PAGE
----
Our Fiction Week continues today with a story about fear.

by Paul Negri

 My father Joe was not afraid of anything, as he took every opportunity to mention. The reason for the frequency of this declaration had a lot to do with me, Buddy, his only son. You see, I was afraid of everything.

 At eight years old I was precocious in my ability to see danger everywhere I looked. In a banana peel on the sidewalk, I saw a head-splitting fall and a coma-inducing concussion. A whistling teakettle was the harbinger of third-degree burns. And the coat closet, which my father cursed while he vainly searched for the missing mate to his wool glove, held for me the chilling secret of all such missing objects, grabbed by some dark thing and taken away never to be seen again.

 My mother told Pop to leave me alone, that I would grow out of it. And besides, she told him, a little healthy fear was a good thing for a child, kept him out of harm’s way.

Pop would grumble and Mom, who was formidable when crossed, would give him the look and you could see that there was at least one thing he was afraid of. Despite his seeming acquiescence to her, Pop continued to regard what he called my fear of everything as a kind of infection, something that could be cured with the right dose of medicine, and the right medicine was something he was determined to find.

Now though my world was full of scary places, there was one in particular that scared me more than any other. It was in my grandfather’s bar, where Pop worked as a bartender. The bar itself was one of my favorite safe places, always full of family and the regular customers who felt like family too. I’d hang out there after school sometimes and play table shuffleboard in the backroom and listen to the reassuring sounds of men talking too loudly because they’d had too much to drink. 

But under that safe haven was a place that to me was the scariest of scaries—the cellar. It wasn’t just that it was dark and damp, chilly even in summer, the low ceiling crowded with cold sweating pipes and tangles of ancient electrical wires covered with cob webs, or that it had an evil smell, or what I imagined evil smelled like. The worst thing about it was something my Uncle Tony told me: it was haunted.


Uncle Tony was not really my uncle, but at that time kids were taught to address every adult they knew as uncle or aunt. Tony was just an ancient drunk who had been patronizing the bar since the time my father was a kid.

It was Uncle Tony who told me about the ghost in the cellar. The whole thing had started a long time ago, when my father was a boy. There was a man named Sandro from Naples who came in search of the promised land and found Brooklyn instead. He’d left his wife and children in Italy with the promise of sending for them as soon as he was established and making a living. Well, Sandro, it turned out, was in no hurry to establish himself and found that making a living was a lot easier without a wife and six children. He worked odd jobs but spent his days mostly in the bar drinking jug wine and whiskey and the days passed to weeks, the weeks to months, and the months to infinity. Sandro sent his wife letters and told her to be patient. Over time his letters became less frequent and finally, he just stopped sending them at all.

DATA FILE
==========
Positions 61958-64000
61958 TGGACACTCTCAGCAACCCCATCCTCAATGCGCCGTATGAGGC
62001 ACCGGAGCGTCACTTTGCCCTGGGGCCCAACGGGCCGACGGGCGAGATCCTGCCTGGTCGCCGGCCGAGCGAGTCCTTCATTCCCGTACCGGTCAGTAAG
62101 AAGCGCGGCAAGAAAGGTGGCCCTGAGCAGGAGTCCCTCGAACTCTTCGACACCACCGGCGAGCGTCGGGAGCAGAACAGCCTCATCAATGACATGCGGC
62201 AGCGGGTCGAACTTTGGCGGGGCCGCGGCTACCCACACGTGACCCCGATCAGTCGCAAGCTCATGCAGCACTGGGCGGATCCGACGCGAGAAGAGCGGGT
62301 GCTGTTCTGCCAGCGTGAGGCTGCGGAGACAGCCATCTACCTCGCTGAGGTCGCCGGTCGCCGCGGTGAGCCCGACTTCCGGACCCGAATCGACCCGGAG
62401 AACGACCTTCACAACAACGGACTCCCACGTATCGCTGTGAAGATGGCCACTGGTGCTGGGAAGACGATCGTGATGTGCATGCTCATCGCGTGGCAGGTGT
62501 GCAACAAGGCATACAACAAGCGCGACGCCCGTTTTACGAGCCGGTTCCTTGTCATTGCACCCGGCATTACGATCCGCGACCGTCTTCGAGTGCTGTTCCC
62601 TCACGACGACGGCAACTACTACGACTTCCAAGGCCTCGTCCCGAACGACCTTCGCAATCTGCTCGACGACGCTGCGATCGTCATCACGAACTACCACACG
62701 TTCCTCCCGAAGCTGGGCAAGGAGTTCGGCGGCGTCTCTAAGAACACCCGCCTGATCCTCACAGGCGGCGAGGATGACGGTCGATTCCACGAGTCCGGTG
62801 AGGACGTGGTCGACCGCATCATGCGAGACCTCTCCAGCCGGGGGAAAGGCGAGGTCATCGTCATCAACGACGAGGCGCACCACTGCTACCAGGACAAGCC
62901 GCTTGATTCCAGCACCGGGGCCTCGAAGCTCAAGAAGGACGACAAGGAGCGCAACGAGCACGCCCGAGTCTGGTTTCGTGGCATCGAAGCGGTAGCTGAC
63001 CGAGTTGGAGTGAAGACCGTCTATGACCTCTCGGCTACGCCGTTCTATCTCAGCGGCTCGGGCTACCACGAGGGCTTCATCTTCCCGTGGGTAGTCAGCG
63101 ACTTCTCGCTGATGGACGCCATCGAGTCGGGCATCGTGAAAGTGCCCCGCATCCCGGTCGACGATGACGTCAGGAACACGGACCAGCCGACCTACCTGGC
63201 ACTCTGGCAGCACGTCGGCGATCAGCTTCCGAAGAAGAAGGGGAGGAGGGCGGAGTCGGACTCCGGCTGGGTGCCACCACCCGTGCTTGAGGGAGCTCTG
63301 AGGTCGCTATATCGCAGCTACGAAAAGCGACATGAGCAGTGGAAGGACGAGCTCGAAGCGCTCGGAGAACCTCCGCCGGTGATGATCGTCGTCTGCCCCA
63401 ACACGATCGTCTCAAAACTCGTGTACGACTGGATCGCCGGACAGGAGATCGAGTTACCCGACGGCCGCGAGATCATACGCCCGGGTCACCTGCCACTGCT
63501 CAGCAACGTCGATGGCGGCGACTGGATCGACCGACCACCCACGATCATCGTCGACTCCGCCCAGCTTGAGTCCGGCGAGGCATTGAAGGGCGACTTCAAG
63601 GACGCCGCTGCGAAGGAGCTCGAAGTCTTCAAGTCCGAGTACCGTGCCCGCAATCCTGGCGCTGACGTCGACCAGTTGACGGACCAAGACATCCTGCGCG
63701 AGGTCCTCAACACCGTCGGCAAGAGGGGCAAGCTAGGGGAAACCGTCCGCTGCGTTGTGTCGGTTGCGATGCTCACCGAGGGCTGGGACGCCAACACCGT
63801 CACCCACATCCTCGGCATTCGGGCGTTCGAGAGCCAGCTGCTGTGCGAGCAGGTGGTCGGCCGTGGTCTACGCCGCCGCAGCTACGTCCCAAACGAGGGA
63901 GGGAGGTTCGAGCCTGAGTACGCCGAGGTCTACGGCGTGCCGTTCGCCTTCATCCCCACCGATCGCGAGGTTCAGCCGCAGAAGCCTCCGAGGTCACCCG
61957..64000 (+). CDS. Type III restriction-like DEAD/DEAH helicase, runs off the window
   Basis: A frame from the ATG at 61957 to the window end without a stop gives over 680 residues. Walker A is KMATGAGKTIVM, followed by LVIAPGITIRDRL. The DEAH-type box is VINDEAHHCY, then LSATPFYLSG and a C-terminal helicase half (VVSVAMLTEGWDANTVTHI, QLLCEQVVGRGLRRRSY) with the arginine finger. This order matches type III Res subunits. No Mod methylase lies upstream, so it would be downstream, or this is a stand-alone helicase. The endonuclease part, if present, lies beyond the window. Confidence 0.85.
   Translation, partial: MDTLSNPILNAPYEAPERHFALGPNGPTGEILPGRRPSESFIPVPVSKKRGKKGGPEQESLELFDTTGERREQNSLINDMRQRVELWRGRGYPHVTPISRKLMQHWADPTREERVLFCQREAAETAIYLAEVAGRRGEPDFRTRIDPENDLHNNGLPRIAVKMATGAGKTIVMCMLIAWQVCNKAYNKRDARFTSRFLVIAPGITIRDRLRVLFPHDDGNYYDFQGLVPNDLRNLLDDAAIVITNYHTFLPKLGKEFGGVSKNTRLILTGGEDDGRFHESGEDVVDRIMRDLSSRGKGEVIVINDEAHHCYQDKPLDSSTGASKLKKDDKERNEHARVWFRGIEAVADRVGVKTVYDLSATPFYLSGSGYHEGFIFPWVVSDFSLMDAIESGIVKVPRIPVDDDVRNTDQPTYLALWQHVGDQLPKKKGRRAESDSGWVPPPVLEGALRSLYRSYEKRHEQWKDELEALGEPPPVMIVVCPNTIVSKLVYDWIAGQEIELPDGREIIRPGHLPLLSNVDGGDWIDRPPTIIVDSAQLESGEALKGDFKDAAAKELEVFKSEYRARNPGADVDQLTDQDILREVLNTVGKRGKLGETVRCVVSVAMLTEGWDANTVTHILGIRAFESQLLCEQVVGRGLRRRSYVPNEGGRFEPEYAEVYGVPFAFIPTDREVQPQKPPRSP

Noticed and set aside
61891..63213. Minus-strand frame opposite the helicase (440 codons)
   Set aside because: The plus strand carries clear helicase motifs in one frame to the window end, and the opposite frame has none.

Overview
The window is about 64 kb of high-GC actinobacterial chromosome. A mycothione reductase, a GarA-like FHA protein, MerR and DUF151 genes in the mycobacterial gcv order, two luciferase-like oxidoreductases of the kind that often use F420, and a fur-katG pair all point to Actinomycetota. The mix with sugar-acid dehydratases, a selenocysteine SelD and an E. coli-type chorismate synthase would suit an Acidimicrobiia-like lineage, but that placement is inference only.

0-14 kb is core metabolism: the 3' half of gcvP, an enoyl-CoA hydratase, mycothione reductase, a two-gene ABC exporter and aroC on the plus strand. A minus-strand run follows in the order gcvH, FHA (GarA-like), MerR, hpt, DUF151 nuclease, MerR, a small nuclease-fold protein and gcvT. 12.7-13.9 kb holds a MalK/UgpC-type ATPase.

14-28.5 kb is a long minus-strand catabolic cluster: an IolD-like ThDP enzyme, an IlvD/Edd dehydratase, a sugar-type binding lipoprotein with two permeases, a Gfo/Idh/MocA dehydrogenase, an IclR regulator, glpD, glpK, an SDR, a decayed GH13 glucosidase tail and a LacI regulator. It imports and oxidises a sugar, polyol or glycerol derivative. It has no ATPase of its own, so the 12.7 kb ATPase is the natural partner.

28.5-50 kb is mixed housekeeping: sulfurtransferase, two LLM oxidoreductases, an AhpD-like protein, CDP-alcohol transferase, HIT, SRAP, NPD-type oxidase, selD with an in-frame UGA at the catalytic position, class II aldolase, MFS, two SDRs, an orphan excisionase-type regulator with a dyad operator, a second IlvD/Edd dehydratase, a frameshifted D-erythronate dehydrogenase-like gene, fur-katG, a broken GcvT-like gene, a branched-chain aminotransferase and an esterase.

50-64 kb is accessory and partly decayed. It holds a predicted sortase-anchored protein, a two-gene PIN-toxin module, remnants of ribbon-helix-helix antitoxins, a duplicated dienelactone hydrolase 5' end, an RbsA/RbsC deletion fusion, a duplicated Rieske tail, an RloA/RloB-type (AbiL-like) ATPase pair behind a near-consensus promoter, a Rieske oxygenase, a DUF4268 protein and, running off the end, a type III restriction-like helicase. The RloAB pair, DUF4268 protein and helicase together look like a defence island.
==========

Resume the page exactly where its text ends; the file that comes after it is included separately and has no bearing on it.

Uncle Tony did not like Sandro, as he said a man who abandoned his family is not worthy of respect. Despite that, when Sandro one day clutched his chest and fell off his stool and banged his head on the floor, it was Tony, a fireman, who began wildly thumping his chest while my grandfather called an ambulance. But by the time the ambulance arrived, Sandro had emigrated to someplace far from Brooklyn, never to return. Or at least that’s what everyone thought.

Now Tony would sometimes help my grandfather by going down in the cellar to tap a keg of beer. It was during one of these beer-tapping visits to the nether regions that Tony encountered Sandro again. Putting his red-knuckled hand over his heart, he swore that Sandro appeared to him at the far end of the cellar. When Tony asked him what the fudge he was doing there (except he didn’t say fudge), Sandro told him he was where he had to be, shook a fist that floated around in the air, and disappeared. Tony explained to my father and years later to me, that it was because Sandro had abandoned his family that he was doomed never to go home again, but to forever haunt the place where he wasted his earthly life. Tony told me this tale more than once before old age and poor health forced him to move to Pittsburgh to live with his daughter, a punishment, he said, for his sins.

Pop scoffed at Tony’s story. He said he had been in the cellar to tap a thousand kegs of beer and had never seen or heard anything but an occasional rat, which, when he saw my eyes widen, clumsily amended to mouse, and quickly added cute mouse. But I, of course, gave full spine-tingling credence to Tony’s tale. The bar’s cellar quickly rose to the top of my long list of fearful things and Pop knew it. And it occurred to him that here was the dose of medicine, a kind of shock treatment, to help me conquer my ever-enveloping fears.


It was Columbus Day and school was closed and Pop asked me if I would like to go to the bar with him at seven in the morning and help him clean up. That was a rare treat for me. I liked being with him in that quiet time and stacking the stools, wiping down the dark wood bar, doing what he did, and listening to him sing the old Italian songs as we worked together.